Akebia quinataItem #0259 USDA Hardiness Zone: 5 - 9
Vigorously spreading and climbing vine displays attractive, blue-green foliage. Dangling stalks of chocolate-scented, deep purple flowers add to the show. Produces interesting, elongated seed pods if another akebia is planted nearby. Creates a quick cover for arbors in warm winter regions; slower growing in colder regions. Semi-evergreen.
- OverviewLight Needs:Partial to full sunWatering Needs:Water regularly to maintain wet or evenly moist soil - weekly or more.Average Landscape Size:Twining stems reach 20 to 25 ft. long, with support.
- DetailBotanical Pronunciation:a-KEE-bee-a kwi-NAH-taPlant type:Vine - Requires SupportDeciduous/evergreen:Semi-evergreenSunset climate zones:2 - 24, 29 - 43Growth habit:SpreadingGrowth rate:FastAverage landscape size:Twining stems reach 20 to 25 ft. long, with support.Foliage color:Blue-greenBlooms:SpringFlower color:PurpleDesign IdeasOften used as evergreen background trained on fence, trellis or wall in milder climates. Deciduous in less temperate regions. May be allowed to sprawl as groundcover. Exceptional choice for tropical looks and fantasy gardens.Companion PlantsClematis (Clematis); Black-Eyed Susan (Rudbeckia); Coneflower (Echinacea); Trumpet Vine (Campsis); Butterfly Weed (Asclepias)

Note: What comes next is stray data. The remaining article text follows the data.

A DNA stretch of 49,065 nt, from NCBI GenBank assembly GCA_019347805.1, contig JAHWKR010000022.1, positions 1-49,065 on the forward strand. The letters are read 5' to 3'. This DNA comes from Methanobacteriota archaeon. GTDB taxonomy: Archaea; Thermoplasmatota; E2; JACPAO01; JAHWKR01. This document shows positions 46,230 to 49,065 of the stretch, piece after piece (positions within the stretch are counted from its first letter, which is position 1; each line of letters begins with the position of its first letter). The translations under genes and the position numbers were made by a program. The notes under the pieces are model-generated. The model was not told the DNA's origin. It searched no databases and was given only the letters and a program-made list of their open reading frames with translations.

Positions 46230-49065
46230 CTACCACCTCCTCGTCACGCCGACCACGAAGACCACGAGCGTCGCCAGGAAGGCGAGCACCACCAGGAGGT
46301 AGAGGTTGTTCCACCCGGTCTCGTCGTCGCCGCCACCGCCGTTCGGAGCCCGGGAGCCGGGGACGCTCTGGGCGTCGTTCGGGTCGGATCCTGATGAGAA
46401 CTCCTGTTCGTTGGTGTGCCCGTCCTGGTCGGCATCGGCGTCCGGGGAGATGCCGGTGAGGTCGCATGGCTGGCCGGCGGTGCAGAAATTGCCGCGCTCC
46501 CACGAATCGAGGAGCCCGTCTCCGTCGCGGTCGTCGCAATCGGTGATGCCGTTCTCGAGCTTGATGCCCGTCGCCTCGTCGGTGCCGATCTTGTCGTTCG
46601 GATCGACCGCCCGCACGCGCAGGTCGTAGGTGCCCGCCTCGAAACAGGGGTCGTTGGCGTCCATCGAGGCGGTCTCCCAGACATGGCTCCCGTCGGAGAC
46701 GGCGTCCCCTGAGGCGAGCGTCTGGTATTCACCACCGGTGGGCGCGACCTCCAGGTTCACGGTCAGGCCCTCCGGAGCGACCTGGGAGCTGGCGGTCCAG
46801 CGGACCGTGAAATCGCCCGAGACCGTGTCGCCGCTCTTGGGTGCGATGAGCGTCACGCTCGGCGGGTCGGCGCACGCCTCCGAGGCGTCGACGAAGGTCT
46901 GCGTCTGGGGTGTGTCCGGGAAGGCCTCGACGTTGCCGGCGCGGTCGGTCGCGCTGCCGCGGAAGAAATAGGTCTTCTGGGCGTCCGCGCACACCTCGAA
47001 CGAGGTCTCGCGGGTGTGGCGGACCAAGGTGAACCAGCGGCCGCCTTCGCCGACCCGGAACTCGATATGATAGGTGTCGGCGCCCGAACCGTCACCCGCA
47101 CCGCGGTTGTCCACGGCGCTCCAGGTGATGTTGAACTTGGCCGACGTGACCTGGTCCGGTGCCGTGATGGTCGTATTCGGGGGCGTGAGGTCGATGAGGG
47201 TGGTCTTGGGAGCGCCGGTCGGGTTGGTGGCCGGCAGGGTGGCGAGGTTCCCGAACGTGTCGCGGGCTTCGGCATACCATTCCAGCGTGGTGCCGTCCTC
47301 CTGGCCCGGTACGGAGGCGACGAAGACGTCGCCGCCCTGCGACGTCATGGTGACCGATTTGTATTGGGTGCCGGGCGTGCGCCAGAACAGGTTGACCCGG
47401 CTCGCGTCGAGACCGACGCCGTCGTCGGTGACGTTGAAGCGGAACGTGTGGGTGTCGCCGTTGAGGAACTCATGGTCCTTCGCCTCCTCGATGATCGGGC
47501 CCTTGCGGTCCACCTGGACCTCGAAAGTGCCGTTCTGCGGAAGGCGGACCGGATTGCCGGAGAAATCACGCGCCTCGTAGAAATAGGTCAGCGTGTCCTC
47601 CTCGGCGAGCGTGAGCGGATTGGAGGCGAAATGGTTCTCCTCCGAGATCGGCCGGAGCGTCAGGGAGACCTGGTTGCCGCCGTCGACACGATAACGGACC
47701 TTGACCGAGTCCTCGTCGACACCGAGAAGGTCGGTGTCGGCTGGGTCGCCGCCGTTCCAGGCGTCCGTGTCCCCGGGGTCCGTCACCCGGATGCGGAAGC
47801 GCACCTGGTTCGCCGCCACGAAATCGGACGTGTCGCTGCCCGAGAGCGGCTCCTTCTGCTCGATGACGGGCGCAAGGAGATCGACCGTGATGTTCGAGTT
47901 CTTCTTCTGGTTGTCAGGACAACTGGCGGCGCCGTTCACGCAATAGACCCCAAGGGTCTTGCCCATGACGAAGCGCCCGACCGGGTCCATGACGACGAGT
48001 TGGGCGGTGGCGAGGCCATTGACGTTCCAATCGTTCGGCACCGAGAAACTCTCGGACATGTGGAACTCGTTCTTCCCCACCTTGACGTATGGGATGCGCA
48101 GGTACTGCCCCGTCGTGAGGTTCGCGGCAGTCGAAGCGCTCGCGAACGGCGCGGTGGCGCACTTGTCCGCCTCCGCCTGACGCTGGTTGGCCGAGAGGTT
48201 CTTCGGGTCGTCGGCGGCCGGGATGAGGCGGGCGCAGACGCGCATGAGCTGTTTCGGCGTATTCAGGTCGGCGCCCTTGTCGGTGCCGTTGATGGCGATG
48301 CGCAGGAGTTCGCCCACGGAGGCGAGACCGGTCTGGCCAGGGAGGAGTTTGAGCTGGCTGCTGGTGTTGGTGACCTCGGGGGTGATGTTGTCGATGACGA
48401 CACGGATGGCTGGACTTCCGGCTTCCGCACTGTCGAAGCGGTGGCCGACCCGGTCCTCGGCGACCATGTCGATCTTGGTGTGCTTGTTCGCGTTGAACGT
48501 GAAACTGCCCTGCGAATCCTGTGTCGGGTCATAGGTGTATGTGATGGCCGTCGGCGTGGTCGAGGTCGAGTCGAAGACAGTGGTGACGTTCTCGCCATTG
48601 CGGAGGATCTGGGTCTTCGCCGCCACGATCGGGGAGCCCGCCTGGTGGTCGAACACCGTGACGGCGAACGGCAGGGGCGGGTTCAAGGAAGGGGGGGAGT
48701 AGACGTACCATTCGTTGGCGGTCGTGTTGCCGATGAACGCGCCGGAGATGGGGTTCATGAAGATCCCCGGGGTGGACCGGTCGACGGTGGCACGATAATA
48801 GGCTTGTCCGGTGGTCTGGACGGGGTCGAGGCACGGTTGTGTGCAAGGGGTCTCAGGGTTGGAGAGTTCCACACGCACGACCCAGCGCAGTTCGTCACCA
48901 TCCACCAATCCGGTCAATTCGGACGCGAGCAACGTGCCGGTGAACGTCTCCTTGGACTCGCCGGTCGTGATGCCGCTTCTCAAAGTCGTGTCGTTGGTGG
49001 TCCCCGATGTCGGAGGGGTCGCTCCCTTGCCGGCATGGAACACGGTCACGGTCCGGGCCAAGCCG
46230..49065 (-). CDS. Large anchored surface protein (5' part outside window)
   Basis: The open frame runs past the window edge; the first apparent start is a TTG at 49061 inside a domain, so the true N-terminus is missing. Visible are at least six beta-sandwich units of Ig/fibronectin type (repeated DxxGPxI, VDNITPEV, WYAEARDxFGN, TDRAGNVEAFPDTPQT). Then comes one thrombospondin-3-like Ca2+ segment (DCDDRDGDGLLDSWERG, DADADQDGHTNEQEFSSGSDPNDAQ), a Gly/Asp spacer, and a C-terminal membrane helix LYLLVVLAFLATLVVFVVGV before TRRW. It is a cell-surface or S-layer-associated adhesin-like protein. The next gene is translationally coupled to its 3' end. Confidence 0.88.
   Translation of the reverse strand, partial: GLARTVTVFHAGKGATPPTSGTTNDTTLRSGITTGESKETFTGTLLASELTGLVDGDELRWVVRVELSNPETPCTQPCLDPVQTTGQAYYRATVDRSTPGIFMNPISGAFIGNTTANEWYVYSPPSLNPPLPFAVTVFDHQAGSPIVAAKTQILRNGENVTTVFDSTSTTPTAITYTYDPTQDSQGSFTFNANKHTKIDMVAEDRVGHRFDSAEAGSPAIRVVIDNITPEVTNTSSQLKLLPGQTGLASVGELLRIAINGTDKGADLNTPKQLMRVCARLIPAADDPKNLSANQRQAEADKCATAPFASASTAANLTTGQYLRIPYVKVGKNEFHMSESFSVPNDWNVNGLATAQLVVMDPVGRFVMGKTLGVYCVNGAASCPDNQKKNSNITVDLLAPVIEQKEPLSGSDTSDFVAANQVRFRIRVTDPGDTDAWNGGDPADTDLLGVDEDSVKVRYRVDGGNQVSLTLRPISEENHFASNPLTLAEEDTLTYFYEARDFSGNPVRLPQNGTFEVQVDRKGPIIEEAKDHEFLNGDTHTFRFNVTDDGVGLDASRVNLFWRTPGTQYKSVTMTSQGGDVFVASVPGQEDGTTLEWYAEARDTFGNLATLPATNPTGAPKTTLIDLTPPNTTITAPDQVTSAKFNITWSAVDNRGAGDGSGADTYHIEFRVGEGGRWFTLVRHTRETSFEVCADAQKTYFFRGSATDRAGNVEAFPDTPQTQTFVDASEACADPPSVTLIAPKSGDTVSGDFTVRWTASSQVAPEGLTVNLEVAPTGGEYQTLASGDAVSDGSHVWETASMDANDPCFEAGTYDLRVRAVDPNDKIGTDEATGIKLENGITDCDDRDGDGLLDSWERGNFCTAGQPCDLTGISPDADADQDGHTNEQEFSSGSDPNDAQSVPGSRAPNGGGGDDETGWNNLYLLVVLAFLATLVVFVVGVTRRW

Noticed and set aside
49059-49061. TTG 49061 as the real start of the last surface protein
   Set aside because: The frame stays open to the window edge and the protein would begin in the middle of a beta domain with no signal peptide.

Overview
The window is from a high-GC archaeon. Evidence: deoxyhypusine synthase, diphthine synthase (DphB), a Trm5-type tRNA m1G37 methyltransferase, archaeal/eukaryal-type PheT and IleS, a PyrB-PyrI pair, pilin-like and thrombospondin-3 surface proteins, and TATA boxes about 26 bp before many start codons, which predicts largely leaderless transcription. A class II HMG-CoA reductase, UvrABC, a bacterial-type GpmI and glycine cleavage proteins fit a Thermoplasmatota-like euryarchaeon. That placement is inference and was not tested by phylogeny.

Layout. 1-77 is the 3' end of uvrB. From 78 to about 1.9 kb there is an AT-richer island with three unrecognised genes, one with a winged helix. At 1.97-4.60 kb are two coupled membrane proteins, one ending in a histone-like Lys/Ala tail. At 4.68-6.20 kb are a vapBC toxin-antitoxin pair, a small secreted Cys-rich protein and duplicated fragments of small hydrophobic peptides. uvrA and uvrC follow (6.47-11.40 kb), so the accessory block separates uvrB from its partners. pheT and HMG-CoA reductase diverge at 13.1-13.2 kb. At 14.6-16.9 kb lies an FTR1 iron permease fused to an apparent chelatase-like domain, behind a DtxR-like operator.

- CareCare InformationGrows easily in most soil types; thrives in moist, well-drained, sandy loam. Water deeply, regularly in first growing season to establish an extensive root system; once established, water as needed to maintain evenly moist soil. Apply fertilizer monthly to lean soils. Provide support such as a trellis or arbor. Prune annually to control size.Pruning time: spring after flowering.Light Needs:Partial to full sunWatering Needs:Water regularly to maintain wet or evenly moist soil - weekly or more.
- History & LoreHistory:This vine was first classified by French Botanist Decasine in the 19th century from the given name for the plant by the Japanese. Robert Fortune introduced it as Rajania into Britain in 1845.Lore:This vine in the only genus of the Lardizabalaceae in cultivation today.